If you happen to be a family with boys… Our shelves for both Size 8 and Size 10 boys clothes are completely empty for order fillers volunteering tomorrow. We’re open 9-1pm if you have time for a quick cleanout and drop off!!
WestSide Baby is at 10032 15th SW.
That’s Rebecca Hall, assistant coordinator at High Point Community Center, getting ready to give the starting signal to dozens of little ones (and parents) during the week’s 1st West Seattle egg hunt, part of the annual Toddler Eggstravaganza. So what did it look like when the toddlers (and parents) descended?
More egg hunts are coming up starting Friday (nighttime events for tweens/teens) and Saturday – see the list on our West Seattle Easter page.
ORIGINAL 11:19 A REPORT: We’ve received a few calls about the chopper over SE West Seattle/White Center. Officers are after a woman described on the scanner as having a shotgun; it started in the 10700 block of 18th. More to come. NOON UPDATE: We’ve just talked at the scene with King County Sheriff’s Office spokesperson Sgt. John Urquhart. He tells us this began when residents interrupted a burglary in progress. They’re OK but three suspects — including the aforementioned armed woman – are being sought. 12:45 PM UPDATE: Our video of Sgt. Urquhart’s media briefing is back in house; uploading now, but in the meantime, the newest details – one suspect was caught, two on the loose. He says all three are believed to be teenagers. (added) Here’s the video (you can hear the helicopter/s in the background):
ADDED 11:14 PM: Two more suspects have been arrested, after a raid on a South Seattle motel, according to this KING 5 report.
Just a quick note to say that we will open registration for West Seattle Community Garage Sale Day at 8 am this Thursday, and it’ll be open for three weeks, till April 22nd. The big day is Saturday, May 8, second Saturday in May as usual, 9 am-3 pm – if you haven’t heard about this before, it’s one day with individual, group, organization sales all over the peninsula – last year we set a record with almost 200! The event was founded in the mid-’00s by a nonprofit called Megawatt; when they disbanded, they looked for someone to take over their most successful creations – we took on West Seattle Community Garage Sale Day, and Delridge Neighborhoods Development Association took on Gathering of Neighbors (which is set for November this year). Stand by for full details about WSCGSD registration – just wanted to let you know Thursday’s Day 1. (A few eager garage-salers have already tried to sign up through last year’s form – please don’t, we’ll have a brand-new one Thursday. Thanks!)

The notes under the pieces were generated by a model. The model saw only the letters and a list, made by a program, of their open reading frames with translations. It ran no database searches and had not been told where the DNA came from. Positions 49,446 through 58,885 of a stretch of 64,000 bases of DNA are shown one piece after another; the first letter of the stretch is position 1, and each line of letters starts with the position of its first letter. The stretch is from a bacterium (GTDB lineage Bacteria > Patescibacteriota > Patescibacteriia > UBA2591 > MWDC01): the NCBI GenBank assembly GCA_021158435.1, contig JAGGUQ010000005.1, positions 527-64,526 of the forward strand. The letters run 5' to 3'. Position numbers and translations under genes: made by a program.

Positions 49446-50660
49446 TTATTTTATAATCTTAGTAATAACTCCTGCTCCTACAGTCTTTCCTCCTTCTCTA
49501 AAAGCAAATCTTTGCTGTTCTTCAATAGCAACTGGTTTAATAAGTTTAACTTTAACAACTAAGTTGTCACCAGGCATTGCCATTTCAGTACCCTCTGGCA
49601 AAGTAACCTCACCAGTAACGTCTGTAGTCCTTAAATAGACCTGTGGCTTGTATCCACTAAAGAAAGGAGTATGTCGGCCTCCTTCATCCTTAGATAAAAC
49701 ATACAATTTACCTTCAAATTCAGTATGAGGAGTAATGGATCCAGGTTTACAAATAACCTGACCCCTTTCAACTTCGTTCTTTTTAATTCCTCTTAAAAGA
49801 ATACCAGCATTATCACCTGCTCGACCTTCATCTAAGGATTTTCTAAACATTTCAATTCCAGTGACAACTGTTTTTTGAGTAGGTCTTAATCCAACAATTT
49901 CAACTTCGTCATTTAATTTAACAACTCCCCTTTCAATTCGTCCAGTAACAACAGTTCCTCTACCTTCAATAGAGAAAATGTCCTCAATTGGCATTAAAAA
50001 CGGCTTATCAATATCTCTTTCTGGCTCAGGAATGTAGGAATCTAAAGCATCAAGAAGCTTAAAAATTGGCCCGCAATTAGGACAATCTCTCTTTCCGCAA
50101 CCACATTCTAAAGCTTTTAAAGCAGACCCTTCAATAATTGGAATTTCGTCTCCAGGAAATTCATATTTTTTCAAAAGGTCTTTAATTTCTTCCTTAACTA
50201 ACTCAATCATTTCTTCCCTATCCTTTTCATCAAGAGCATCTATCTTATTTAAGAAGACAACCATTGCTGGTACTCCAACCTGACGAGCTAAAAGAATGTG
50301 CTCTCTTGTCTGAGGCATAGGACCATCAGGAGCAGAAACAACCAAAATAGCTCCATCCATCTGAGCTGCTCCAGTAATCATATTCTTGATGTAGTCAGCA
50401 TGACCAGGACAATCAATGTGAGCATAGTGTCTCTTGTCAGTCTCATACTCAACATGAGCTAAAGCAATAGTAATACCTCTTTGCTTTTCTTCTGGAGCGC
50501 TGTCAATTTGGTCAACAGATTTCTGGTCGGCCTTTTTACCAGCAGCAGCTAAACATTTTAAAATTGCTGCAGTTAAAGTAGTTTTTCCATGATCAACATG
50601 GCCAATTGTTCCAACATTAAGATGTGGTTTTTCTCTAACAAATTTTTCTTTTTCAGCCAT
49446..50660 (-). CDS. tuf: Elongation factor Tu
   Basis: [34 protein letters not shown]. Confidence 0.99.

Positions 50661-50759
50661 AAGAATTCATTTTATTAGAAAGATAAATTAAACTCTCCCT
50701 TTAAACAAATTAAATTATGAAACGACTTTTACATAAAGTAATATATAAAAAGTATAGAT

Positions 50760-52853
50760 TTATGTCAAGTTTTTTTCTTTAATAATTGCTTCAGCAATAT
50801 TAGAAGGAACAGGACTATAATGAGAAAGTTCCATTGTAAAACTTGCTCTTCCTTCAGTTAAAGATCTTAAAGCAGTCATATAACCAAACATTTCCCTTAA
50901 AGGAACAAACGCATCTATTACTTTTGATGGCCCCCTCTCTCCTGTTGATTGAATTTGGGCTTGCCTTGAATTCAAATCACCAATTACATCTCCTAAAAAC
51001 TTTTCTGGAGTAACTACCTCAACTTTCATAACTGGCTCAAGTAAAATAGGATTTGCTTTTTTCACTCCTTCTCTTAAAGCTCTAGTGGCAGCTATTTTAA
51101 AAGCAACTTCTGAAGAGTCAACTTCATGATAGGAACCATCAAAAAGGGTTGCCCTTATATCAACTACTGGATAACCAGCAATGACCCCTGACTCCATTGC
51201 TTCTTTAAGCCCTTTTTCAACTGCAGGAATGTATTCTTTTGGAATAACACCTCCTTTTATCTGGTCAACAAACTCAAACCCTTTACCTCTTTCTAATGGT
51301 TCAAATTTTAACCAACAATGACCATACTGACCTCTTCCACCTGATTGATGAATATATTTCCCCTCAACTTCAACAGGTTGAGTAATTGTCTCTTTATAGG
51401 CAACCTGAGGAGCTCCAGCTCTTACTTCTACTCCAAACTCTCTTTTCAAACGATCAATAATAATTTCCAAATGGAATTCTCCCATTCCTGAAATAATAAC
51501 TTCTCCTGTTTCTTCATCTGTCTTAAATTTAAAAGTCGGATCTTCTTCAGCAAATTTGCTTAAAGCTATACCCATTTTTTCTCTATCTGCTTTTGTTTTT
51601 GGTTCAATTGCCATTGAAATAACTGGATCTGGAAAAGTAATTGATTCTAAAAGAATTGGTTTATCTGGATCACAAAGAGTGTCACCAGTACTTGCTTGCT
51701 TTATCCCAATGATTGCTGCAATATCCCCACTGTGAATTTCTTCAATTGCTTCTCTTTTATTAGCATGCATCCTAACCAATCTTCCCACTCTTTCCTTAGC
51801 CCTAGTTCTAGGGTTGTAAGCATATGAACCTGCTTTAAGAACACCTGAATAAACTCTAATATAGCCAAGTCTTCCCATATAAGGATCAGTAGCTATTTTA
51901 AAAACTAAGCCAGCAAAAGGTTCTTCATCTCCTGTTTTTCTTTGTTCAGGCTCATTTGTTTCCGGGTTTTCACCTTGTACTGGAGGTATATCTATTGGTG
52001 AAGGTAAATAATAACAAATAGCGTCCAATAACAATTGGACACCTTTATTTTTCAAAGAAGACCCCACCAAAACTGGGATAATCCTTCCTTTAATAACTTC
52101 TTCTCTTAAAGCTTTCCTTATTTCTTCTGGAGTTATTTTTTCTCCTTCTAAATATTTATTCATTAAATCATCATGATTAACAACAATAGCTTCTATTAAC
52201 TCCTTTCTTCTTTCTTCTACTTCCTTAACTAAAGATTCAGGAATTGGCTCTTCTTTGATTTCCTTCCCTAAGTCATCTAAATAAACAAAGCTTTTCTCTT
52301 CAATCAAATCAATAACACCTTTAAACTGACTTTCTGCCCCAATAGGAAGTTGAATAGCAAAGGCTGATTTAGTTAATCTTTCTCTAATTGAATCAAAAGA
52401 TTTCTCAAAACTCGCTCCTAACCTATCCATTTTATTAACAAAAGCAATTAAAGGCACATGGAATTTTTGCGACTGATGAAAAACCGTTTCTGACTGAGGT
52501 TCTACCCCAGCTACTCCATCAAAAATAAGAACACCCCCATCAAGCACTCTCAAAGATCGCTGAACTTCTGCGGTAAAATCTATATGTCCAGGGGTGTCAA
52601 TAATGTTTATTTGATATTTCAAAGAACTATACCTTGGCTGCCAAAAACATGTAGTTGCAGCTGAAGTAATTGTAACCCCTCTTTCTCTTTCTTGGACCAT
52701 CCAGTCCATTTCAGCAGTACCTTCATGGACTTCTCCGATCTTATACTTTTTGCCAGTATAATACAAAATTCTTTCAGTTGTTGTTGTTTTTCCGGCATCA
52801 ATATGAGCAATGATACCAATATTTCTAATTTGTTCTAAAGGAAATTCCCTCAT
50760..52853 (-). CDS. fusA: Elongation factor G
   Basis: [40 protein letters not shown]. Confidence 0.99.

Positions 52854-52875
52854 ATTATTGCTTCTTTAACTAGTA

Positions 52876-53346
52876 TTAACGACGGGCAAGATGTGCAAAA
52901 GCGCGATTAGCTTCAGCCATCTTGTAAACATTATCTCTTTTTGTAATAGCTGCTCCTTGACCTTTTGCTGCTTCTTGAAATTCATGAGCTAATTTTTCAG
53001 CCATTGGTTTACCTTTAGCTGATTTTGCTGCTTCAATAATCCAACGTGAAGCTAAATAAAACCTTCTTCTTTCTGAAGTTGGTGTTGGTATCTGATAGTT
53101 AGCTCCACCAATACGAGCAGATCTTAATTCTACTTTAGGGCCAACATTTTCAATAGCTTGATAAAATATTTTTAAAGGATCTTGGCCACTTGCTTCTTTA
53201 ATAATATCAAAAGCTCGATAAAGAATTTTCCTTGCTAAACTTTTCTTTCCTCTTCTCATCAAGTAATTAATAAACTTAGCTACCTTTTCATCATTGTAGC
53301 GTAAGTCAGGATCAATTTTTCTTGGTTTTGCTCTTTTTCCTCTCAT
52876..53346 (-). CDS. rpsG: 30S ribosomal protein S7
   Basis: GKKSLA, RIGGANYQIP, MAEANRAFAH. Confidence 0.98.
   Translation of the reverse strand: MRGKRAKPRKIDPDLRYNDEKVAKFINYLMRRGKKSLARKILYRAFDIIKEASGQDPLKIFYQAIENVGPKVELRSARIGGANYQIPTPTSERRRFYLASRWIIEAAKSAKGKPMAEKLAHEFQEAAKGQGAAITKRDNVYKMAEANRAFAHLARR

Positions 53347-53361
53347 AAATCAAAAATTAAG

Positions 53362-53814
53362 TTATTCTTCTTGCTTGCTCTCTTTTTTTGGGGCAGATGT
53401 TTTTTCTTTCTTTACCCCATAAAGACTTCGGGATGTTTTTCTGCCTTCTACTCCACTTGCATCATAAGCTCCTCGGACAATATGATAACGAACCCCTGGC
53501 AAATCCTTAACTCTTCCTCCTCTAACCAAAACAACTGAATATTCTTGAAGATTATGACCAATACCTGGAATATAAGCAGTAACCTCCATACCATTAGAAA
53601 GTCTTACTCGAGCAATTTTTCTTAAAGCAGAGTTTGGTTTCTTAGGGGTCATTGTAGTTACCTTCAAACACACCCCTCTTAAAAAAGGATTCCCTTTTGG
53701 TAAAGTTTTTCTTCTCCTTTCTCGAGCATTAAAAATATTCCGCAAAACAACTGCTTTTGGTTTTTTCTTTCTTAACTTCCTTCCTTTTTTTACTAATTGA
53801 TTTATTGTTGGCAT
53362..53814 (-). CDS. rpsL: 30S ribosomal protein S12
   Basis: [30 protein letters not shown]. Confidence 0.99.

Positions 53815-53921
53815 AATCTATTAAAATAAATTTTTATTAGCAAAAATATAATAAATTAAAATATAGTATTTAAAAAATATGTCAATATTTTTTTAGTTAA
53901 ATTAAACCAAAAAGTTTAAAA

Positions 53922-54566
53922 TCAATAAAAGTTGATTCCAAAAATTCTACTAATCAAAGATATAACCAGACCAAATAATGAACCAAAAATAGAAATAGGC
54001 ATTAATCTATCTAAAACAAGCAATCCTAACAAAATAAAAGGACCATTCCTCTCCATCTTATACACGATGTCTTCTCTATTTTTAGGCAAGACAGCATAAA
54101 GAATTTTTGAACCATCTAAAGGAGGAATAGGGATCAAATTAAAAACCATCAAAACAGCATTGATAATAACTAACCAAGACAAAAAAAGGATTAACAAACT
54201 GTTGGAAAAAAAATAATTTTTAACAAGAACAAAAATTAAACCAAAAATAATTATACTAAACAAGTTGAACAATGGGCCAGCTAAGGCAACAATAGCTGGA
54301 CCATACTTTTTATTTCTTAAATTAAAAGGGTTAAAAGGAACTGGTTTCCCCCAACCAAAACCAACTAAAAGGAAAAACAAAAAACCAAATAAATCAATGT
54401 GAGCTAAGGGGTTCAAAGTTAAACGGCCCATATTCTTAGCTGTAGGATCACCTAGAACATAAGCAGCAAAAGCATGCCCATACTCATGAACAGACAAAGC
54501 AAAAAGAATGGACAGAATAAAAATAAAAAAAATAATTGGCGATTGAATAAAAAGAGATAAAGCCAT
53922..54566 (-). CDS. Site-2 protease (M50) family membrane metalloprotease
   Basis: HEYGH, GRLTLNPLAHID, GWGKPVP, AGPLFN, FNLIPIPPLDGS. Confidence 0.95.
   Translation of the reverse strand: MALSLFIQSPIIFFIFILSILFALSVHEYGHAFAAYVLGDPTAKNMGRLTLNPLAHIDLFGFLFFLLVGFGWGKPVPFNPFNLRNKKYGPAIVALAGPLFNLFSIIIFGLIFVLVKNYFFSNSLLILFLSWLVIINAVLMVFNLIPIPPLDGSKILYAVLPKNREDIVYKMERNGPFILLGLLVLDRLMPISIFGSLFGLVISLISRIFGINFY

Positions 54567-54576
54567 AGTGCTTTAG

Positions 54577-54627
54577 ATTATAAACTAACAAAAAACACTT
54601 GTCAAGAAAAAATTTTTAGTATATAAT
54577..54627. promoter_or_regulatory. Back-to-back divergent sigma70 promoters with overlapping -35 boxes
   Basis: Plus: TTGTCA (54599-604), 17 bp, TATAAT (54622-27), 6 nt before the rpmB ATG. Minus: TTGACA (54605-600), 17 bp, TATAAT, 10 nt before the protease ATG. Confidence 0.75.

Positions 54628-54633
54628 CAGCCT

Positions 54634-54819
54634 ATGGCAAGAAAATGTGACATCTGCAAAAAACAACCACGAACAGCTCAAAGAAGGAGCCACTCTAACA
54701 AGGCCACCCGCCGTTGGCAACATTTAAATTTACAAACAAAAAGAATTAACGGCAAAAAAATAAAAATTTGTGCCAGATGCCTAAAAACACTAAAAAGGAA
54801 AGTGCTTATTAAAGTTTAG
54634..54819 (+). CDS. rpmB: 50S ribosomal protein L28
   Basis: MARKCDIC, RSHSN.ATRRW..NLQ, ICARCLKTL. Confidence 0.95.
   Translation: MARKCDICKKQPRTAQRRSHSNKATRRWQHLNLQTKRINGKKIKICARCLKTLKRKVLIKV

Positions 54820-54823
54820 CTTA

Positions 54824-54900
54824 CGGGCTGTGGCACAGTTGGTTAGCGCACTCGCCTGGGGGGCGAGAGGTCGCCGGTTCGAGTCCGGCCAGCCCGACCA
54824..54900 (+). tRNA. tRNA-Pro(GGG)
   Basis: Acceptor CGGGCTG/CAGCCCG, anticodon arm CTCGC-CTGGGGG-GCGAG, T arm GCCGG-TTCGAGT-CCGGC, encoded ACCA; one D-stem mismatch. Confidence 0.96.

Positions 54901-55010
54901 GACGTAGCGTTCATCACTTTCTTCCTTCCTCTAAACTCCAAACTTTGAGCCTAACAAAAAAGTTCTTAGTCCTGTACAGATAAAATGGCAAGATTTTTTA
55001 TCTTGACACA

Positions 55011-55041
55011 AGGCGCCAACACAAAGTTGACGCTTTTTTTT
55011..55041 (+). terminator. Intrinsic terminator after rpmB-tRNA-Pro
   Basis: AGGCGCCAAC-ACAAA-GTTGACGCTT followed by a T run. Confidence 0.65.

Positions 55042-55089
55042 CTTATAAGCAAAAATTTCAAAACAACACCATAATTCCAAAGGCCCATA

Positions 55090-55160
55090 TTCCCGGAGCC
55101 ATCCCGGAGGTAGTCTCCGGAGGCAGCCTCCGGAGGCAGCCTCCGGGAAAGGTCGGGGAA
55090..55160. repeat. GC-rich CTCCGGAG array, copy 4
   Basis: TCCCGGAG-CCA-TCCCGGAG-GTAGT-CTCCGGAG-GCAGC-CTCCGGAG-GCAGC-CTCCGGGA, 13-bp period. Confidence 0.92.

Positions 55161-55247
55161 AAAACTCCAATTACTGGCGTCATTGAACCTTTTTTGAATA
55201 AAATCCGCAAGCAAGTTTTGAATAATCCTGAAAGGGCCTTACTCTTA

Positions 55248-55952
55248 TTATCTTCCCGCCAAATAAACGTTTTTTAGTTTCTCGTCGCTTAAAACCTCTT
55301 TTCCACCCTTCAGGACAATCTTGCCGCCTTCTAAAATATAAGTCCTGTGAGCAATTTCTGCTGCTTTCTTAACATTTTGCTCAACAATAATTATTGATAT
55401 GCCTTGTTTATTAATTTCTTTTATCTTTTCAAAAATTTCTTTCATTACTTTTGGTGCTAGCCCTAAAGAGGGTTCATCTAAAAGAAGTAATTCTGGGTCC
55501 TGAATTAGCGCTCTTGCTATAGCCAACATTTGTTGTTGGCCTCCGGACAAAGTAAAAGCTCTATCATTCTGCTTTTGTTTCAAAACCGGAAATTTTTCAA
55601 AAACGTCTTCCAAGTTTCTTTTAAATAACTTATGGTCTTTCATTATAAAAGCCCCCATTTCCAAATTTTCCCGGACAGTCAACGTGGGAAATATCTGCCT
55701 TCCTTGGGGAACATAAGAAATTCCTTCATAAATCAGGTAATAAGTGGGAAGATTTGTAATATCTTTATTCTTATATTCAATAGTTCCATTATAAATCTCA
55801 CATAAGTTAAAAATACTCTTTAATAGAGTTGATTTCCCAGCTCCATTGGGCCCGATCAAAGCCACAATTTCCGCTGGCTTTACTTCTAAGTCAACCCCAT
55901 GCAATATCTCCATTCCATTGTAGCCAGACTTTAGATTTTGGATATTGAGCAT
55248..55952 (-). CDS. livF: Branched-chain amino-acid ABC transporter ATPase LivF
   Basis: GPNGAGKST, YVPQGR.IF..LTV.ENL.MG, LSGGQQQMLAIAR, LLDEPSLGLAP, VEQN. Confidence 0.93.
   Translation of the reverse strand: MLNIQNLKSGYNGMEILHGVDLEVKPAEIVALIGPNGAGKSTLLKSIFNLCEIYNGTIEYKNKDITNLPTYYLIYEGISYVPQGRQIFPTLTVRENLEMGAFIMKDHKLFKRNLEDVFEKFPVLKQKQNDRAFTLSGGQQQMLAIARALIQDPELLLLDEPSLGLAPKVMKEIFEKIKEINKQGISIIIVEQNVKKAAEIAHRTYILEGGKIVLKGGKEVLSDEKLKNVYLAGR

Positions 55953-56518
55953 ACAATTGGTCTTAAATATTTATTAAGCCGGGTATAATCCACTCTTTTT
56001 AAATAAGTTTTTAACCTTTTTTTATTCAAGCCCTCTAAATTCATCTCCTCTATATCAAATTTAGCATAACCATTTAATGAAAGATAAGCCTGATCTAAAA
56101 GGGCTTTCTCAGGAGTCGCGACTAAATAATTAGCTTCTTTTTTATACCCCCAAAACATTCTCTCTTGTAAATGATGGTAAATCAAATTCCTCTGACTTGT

TODDLER EGGSTRAVAGANZA: From the WSB Easter page: The first egg hunt of the pre-Easter week is for toddlers, during this morning’s Spring Eggstravaganza at High Point Community Center (map). Activities at 10 am, egg hunt at 11 am, activity fee $5.